COLUMBUS AVENUE by Alan Gelb

COLUMBUS AVENUE

By
Email this review

KIRKUS REVIEW

Can a prim, impotent young German-Jewish (""Quaker"") architect find happiness with an earthy Brooklyn-Jewish cabaret singer? That's the less-than-riveting central question in this Upper West Side sit-com-mit-psychopathology--heavy on brand names, show-bizzy chatter, and campy (occasionally funny) one-liners. Michael Bauer, 30, is handsome, talented, and wealthy (a trust fund he doesn't touch). But, as his bisexual chum Lewis says, Michael is ""terribly fucked up and fucked over. . . a Gary Cooper for today, if Gary Cooper were depressed and sexually ambivalent."" Is Michael really gay? Despite his edgings in that direction (letting himself be half-seduced, gay-bar-hopping), he thinks not. Why, then, is he now impotent--even with nice, plumply sexy torch-singer Anna Diamond? Well, it probably has something to do with his mother's early death, his fear-of-abandonment, his failure to rebel against his oppressive, proper father (now seriously ailing) and his married sister (always seriously obnoxious). So, while Michael broods self-deprecatingly, Anna tries to be patient and loving and non-pressuring; when Michael virtually disappears (exploring his homosexual potential), she does opt for a consummated one-night-stand with a Jewish pilot. Finally, however, after more postponements than a Barbara Cartland romance, their true love conquers all--including (without much down-to-earth plausibility) Michael's sexual problems. Throughout, in fact, Gelb takes an unsatisfying middle course in dealing with the impotence question: too clinical to fit the overall breezy comedy, not clinical enough to make Michael's ""quantum leap"" into happiness convincing. (On the evidence here, one expects Big Problems ahead for the Michael/Anna match-up.) And if Michael is too severely troubled for such a chirpy, TV-movie-ish diversion, insecure/brash Anna is an all-too-familiar stereotype--thanks to Gail Parent and others. Still: some N.Y.-provincial readers will be satisfied by the energetic parade of fat jokes, therapist jokes, Jewish-mother jokes, preppy jokes, movie-buff jokes, etc.--while Gelb shows glimmers of more substantial talent in the treatment (a ghastly Christmas dinner especially) of Michael's stultifying Westchester family.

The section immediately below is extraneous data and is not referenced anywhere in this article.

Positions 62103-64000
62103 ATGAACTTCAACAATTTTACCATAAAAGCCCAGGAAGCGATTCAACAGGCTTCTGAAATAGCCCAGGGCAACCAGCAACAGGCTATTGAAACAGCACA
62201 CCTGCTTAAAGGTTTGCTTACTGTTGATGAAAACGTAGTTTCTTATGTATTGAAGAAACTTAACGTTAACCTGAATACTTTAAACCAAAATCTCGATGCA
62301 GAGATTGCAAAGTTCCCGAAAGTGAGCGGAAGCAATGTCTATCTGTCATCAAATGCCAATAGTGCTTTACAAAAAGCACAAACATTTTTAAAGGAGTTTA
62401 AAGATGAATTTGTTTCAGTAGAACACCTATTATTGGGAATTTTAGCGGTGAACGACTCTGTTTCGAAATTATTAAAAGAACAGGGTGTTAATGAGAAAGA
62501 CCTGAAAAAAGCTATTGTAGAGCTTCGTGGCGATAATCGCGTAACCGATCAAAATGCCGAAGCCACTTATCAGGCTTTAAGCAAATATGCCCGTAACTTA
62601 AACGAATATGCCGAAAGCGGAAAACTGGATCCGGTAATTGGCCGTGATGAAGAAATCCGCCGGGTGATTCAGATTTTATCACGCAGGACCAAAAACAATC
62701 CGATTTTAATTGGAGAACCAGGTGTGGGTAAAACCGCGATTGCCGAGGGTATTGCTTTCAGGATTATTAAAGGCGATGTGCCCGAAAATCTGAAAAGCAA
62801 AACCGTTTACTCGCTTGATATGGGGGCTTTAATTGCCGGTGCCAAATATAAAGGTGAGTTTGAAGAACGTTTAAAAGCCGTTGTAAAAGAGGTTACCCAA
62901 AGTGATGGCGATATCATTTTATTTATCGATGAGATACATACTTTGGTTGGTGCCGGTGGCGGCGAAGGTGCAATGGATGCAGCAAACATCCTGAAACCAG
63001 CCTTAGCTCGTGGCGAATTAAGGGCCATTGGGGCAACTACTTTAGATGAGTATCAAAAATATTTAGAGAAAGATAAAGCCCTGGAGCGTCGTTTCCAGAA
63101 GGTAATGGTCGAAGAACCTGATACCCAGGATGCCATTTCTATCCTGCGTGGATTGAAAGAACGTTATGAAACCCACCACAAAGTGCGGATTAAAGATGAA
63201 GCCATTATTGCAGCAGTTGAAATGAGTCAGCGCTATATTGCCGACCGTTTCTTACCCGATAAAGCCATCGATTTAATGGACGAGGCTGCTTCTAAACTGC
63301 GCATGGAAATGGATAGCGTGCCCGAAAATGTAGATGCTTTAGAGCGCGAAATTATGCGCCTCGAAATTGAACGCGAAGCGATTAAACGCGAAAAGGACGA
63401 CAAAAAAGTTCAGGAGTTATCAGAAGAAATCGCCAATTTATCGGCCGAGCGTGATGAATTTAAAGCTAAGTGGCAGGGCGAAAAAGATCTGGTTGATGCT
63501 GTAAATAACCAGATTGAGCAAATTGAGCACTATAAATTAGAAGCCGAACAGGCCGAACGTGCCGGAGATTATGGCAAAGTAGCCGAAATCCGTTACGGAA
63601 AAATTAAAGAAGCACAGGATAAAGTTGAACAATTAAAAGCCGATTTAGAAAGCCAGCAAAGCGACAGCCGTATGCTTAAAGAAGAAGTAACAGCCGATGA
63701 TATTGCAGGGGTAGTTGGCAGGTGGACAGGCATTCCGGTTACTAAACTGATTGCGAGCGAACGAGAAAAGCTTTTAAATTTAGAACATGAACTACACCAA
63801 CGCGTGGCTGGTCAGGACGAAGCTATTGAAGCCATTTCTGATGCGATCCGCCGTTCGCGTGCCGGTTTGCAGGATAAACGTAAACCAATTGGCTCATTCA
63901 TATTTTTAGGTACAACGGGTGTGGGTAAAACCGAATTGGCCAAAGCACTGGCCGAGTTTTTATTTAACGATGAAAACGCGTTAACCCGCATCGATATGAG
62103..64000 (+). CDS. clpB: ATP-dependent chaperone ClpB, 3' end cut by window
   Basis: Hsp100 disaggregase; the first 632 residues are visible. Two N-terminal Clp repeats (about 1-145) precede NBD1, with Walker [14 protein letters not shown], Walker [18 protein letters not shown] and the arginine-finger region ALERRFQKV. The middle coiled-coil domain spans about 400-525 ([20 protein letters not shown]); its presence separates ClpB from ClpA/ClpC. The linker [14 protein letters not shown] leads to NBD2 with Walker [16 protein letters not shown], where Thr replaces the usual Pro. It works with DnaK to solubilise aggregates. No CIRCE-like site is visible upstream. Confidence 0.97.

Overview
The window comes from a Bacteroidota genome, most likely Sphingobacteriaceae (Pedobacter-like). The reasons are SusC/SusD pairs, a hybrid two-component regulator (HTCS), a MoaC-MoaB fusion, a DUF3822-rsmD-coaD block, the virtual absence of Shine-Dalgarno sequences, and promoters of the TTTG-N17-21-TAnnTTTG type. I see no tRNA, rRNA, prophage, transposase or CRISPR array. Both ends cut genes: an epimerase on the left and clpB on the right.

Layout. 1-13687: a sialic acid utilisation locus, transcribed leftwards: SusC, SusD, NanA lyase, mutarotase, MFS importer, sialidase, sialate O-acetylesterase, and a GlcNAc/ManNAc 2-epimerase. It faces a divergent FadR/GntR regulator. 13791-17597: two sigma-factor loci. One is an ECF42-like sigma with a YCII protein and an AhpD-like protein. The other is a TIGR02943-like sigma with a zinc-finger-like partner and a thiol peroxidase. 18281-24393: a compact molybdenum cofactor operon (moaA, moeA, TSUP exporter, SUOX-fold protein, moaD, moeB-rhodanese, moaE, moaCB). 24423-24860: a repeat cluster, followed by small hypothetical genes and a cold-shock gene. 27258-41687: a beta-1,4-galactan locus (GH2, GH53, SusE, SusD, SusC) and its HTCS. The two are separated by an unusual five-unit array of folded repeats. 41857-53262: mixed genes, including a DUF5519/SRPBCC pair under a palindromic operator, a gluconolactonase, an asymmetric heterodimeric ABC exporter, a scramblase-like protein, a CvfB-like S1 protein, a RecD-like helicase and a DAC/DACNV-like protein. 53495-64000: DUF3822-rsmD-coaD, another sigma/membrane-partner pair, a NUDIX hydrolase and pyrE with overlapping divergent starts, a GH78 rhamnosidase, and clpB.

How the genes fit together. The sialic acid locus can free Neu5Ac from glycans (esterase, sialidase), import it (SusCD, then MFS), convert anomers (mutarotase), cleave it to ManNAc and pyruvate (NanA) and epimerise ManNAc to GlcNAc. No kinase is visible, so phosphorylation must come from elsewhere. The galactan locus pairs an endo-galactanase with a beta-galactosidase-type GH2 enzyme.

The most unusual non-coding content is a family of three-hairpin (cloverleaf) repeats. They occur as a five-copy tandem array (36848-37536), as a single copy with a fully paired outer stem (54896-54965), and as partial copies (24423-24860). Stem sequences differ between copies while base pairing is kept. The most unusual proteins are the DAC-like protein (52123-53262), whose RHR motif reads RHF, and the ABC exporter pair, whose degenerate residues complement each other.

Pub Date: Nov. 12th, 1984
Publisher: St. Martin's